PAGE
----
Lay of the land: Fiona O’Connell
Our humble home has seen many happy returns
Published 18/11/2012 | 05:00
IT'S my birthday, and I've been rubbing my hands together with the most unattractive glee for weeks, fantasising about the grotesque amount of gifts I'm hopefully going to receive. Though it's unlikely I'll get the one present I've always wanted – the means to escape the present via a time machine.
Thankfully, this town is steeped in enough history to compensate for my lack of 'Beam me up, Scotty' options. Across the river stands a watchtower from the town's founding days, while Cromwell once clip-clopped past, en route to a gory page in Irish history.
But you don't need to be Doctor Who to time travel, for a good book will do the job almost as well. I was reminded of this recently when I read a memoir by retired local schoolteacher, Joe Dunphy. When I Grow Up is a colourful history of Thomastown during the Forties and Fifties, though it undoubtedly conjures up life in many Irish towns of that era. His book also transported me across continents; for it turns out that the street where I live used to be nicknamed 'Brooklyn'. Joe Dunphy is well qualified to record this town's past; his family plot in nearby Jerpoint Abbey extends back to 1770.
We arrived early for the book launch, but there was already a huge crowd in The Salmon Pool. Gerard and Martin served us at the bar, which Tom Moylan claims is the place where "the wheels hit the ground in this town". The patriarch Walter Walsh told me that it's the town's oldest family-owned pub. They've been here since 1720.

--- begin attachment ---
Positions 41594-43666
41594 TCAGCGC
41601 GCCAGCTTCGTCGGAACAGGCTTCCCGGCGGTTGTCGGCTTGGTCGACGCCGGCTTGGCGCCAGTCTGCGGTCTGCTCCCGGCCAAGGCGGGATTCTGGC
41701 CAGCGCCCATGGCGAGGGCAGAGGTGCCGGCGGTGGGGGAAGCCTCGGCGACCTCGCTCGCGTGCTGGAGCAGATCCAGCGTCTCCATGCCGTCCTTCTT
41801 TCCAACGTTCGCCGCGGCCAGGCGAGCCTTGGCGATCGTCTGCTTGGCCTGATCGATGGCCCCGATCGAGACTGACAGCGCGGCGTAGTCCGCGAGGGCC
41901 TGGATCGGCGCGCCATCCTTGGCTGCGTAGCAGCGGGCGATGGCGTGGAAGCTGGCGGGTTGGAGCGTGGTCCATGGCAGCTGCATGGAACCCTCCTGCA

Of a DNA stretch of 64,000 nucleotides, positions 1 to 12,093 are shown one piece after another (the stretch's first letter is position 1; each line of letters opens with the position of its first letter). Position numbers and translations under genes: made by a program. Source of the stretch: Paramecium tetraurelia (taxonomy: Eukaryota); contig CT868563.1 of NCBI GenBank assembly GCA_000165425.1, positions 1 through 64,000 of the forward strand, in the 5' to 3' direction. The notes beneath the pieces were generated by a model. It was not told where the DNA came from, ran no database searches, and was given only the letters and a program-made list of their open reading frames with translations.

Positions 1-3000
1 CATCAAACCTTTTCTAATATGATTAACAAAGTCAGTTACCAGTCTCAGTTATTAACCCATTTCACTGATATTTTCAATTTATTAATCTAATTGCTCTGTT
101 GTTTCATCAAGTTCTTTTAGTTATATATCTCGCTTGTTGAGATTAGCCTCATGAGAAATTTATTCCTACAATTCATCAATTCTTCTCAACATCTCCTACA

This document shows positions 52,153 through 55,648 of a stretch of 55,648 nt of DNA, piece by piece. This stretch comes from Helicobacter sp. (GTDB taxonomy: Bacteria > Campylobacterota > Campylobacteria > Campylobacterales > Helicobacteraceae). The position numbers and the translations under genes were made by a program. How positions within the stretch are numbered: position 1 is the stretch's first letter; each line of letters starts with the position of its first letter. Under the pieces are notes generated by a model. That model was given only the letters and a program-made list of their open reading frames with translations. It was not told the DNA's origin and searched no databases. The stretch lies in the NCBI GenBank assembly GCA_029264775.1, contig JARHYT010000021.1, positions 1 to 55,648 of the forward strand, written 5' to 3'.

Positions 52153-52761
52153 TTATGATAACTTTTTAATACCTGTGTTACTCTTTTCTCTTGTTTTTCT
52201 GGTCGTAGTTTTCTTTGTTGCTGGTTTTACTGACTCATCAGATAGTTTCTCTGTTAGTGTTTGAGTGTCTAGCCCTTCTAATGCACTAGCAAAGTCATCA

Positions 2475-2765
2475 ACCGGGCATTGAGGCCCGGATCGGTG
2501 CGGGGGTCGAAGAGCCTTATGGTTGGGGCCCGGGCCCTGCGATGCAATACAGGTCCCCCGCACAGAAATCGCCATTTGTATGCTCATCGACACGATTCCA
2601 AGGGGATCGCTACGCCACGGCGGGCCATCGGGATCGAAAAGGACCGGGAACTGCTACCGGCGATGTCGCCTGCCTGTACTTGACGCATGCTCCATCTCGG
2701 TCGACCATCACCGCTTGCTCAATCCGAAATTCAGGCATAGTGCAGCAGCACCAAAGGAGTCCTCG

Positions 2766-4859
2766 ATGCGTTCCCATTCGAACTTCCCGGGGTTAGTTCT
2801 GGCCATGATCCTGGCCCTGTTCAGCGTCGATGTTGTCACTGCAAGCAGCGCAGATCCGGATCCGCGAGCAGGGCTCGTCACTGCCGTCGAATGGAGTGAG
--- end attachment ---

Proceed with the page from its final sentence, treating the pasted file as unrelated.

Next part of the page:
No need to rub it in, fellas. Because as far as roots go, I'm not a twig, let alone a sapling.
But a love of times past isn't confined to regional shenanigans, as locally based author Marian O'Neill proves in her brilliant new novel All Gods Dead. Its heroine mingles with characters like Picasso and Hemingway in London, Paris and Berlin of the Twenties and Thirties.
In the 21st Century, my lack of ancestry here is somewhat offset by the antiquity of our 200-year-old town cottage. Turns out Joe Dunphy's great grandparents once called it home too. In fact, I'm forever meeting locals who lived here, or whose relatives did, or else they remember when it was a tailor's or post office.
I find past incarnations of our humble abode heart-warming. We're just one of many to live here, and I hope many more will enjoy doing so long after we're gone. For if home is where the heart is, then part of me, like its many ghosts, belongs here forever.